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Rowing in the same direction: Getting men on board with gender equality
Across the world, there's a growing recognition of the fact that when it comes to gender equality, men are part of the problem, but also part of the solution. As such, it is crucial to keep finding ways to engage men in the efforts to address any existing inequalities.
In Australia, new research from the 50/50 Foundation recently showed that many men felt like they had been forgotten in the struggle for gender equality. Such a development is alarming, and signals that much more needs to be done to ensure a truly inclusive environment. But how to go on about this in practice? Rick Zedník, CEO of Women Political Leaders Global Forum takes a look.
This summer, Mexico's leftist President-elect Andrés Manuel López Obrador and Colombia's new rightist President Iván Duque each announced that his cabinet will be gender balanced. This came a month after Spanish Prime Minister Pedro Sánchez filled nearly two-thirds of cabinet positions with women.
These men setting new standards for promoting female political leaders are vital compliments to the breakthroughs women politicians themselves are achieving around the world. But if we are ever to reach true gender equality in politics, we need many more men to join the cause in ways large and small.
Not long ago, I was invited to speak on a panel about women in the political process. The session moderator expertly gave the floor to a diverse range of voices – public officials and private citizens, young and old, from a variety of countries, speaking in several languages. After two hours, I counted 24 people who had asked questions and shared experiences. Of those two dozen contributors to the discussion, mine was the only male voice. Even though the organisers invited many men, few showed up and none raised their hand to speak.
"How can we involve men?" It's a simple enough question, if it didn't refer to three billion people walking this planet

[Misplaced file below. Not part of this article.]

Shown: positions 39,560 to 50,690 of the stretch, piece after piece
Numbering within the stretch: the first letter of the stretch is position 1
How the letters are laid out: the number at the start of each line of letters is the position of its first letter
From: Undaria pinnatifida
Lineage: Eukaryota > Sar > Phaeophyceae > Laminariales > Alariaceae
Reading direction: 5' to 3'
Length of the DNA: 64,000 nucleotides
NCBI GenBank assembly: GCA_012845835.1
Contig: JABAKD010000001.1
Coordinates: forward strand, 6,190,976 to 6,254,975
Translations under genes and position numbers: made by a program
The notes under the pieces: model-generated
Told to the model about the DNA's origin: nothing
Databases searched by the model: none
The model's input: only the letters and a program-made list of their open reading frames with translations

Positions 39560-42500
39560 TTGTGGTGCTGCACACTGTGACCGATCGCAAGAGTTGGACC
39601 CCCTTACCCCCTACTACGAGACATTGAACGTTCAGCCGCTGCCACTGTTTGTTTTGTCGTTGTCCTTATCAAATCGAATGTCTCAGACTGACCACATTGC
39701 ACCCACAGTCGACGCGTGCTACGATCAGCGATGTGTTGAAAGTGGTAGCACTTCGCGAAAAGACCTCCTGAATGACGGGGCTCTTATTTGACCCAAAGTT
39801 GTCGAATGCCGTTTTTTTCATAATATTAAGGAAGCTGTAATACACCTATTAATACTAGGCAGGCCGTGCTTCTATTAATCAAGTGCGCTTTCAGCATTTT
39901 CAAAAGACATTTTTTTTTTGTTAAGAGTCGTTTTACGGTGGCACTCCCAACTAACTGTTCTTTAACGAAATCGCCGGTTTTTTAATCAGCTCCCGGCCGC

The question came up there and in many other forums on gender equality that I’ve attended recently: "How can we involve men?" It's a simple enough question, if it didn't refer to three billion people walking this planet.
Men’s perspectives on this topic are as varied as are their tastes in neck ties. They occupy all parts of the spectrum from medieval misogynists to full-fledged feminists. It is folly to expect them all to be comfortable attending – let alone speaking up at – discussions of gender parity. Involving them in the drive for equality demands a more nuanced approach.
Let’s think of men based on their receptiveness to feminism. Do they fear it as an approaching tsunami, about to wipe out life as they know it? Or do they actively encourage it as a rising tide promising to lift all boats, including their own? To know how to involve men, let’s consider them in five broad segments, from fem-phobic to fem-fostering.
The Opponents. An important minority of males view feminism as an oncoming flood. These land-lovers see demons in them seas and warn anyone venturing on to the water against the risk of drowning. For protection from the existential threat about to turn everything upside down, they seek refuge in the hills, out of public view. When the waters wash at their threshold, they react defensively, barricading the door, or worse. This is not irrational, but it is not constructive. These men quietly believe, and occasionally say, "Women are fundamentally ill-suited for leadership." And that's when they're being polite.
These staunch opponents of recognising equality between men and women – think of former tennis bad boy Bobby Riggs – will not be convinced otherwise. But nor should they be totally ignored. Keep exposing them to the message that times change and we humans adapt. We have evolved in innumerable ways over the millennia. Once, we walked on four limbs. Today, not only do we run and swim, but we have even taught ourselves to fly. Isn't that worth talking about?